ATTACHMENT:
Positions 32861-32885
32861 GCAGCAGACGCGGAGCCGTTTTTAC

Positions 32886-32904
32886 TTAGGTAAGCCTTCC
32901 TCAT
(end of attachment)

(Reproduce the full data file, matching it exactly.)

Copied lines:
Positions 32861-32885
32861 GCAGCAGACGCGGAGCCGTTTTTAC

Positions 32886-32904
32886 TTAGGTAAGCCTTCC
32901 TCAT